In fact, the country that most benefited from the Allied victory was Japan. The American Occupation liberated the Japanese people from the oppressive, obscurantist, militarist, totalitarian regime that had prevailed prior to and following the outbreak of war. Those years were characterised by the words of the title of a seminal 1969 publication by the late Japanese scholar and diplomatist Tatsuo Arima, The Failure of Freedom.
With its radical rural reform programme, the American Occupation freed tens of millions of peasants who had been living in feudal conditions of indenture to landlords. Imprisoned unionists were freed. Academic freedom was granted. With the inclusion of a clause specifying the rights and indeed equality of the sexes, tens of millions of women were freed – at least constitutionally – from male chauvinistic oppression. Had these reforms not been implemented, it would have been impossible for Tomomi Inada to become a Japanese politician, let alone minister of defence. The fact that she has been a regular and quite visible visitor to the Shintoist Yasukuni Shrine that enshrines over 100 Japanese war criminals, including 14 class-A criminals, appears rather weird, indeed perverse.
The Allied victory did not lead to utopian conditions, whether in Japan or indeed the rest of the planet. By no means was the American superpower an unqualified benign hegemon – as testified by the Vietnam and Iraq wars, among many other reprehensible acts.
There is much to criticise in American occupation policies of Japan. It is probable that the Tokyo War Crimes Tribunal represented what the dissenting Indian jurist Radhabinod Pal termed “victor’s justice”. It is also questionable and inequitable that Hirohito escaped prosecution. The about-turn of American Occupation policy after 1949 – with the liberation in China – also resulted in the freeing from jail of a good number of designated war criminals, including current Prime Minister Shinzo Abe’s grandfather, Nobusuke Kishi (who became prime minister himself in 1957 and again in 1960). The “occupation” of Japan, its faults notwithstanding, stands out in positively peaceful contrast with most (possibly all) occupations, including Japanese occupations, like that of Manchuria.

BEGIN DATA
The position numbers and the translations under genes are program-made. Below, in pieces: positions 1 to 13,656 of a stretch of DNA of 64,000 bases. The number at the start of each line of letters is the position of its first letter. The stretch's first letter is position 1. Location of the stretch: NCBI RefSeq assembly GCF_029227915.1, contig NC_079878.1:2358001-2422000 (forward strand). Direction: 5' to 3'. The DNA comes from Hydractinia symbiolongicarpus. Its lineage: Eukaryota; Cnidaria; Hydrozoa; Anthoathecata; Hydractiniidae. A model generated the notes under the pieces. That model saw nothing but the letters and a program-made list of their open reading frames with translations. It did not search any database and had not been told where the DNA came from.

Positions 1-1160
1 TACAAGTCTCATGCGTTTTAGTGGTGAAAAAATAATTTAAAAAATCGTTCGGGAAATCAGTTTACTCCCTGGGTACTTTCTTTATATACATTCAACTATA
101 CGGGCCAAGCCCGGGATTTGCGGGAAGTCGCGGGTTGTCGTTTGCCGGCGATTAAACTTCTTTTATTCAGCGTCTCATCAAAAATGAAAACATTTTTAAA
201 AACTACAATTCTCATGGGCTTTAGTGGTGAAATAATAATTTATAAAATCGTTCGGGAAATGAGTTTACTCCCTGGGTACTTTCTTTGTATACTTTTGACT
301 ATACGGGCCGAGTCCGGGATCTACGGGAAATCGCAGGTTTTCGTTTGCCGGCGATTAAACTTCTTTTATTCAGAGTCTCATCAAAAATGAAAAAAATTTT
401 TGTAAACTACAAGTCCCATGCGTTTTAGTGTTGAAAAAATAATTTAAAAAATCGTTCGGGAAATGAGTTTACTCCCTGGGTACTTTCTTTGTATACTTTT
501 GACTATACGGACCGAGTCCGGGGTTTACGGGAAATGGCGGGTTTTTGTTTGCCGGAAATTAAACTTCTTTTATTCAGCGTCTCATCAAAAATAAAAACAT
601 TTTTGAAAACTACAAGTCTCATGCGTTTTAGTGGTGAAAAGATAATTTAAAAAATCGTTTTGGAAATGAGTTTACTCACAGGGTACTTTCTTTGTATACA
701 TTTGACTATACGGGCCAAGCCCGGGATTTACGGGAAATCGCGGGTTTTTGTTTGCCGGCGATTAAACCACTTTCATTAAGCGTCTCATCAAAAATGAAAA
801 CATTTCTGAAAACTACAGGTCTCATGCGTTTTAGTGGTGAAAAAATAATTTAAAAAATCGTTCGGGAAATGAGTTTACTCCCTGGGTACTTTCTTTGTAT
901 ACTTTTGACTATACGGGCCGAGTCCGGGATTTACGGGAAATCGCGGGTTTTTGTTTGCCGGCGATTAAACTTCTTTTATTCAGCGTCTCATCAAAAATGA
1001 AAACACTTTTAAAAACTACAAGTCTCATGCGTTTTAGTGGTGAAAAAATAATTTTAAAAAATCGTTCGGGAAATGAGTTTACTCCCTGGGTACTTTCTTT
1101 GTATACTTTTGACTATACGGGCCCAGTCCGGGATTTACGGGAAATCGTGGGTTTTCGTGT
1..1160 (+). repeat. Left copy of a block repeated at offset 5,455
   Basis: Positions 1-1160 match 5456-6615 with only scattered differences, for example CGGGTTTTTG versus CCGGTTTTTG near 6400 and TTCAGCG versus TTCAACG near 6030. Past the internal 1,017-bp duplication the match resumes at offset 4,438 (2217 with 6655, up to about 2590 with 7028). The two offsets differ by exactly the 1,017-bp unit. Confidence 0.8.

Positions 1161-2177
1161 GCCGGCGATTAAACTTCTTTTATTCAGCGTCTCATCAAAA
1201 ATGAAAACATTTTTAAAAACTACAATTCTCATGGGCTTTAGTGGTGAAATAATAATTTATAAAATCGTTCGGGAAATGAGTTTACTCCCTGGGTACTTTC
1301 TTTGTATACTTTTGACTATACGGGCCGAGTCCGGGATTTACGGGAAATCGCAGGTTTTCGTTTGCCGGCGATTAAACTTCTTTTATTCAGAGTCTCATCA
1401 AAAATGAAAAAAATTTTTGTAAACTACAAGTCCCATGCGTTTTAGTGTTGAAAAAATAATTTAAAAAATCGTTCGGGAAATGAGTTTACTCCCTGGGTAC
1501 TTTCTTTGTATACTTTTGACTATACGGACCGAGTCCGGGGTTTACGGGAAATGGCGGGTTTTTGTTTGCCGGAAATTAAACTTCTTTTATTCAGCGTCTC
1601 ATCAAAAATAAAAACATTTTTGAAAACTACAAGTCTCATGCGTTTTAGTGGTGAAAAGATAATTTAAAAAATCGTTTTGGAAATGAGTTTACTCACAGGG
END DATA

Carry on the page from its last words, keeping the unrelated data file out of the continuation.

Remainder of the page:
On balance, therefore, considering developments that have occurred over the decades since August 1945, Japanese should look back with great gratitude.
It is in that context that the visits by leading Japanese politicians to Yasukuni, the unrepentant sanctuary of wartime Japan, are so objectionable. By displaying ingratitude and remorselessness for the past, Japanese political attitudes augur badly for the future. In Europe, current travails notwithstanding, the commemoration of leading German populations of the Nazi past would simply not occur – not just because of international opinion, but emphatically because of German national opinion (with the exception of extremist neo-Nazi fringe groups).
Abe, his defence minister Inada, and indeed the recently elected governor of Tokyo, hawkish Yuriko Koike, among many other leading Japanese conservative politicians, have expressed their strong desire to revise the post-war constitution, in particular the famous Article 9, according to which Japan forever renounces the sovereign right to go to war. The apprehension among many – including this writer – is not so much that the military forces will be revived, but that the obscurantist chauvinist militarist ideology will be revived as per the spirits of those who are enshrined in Yasukuni.
In looking back with gratitude and looking forward in peace and solidarity, for the 72nd anniversary next year, Tokyo should plan a great gathering of all former second world war combatants, including Japan’s allies and victims, to celebrate the peace of 1945. This would be a most effective means of shutting the door symbolically on the Yasukuni sanctuary and all the wrong things it stands for.
Jean-Pierre Lehmann is emeritus professor at IMD, founder of The Evian Group, and visiting professor at the University of Hong Kong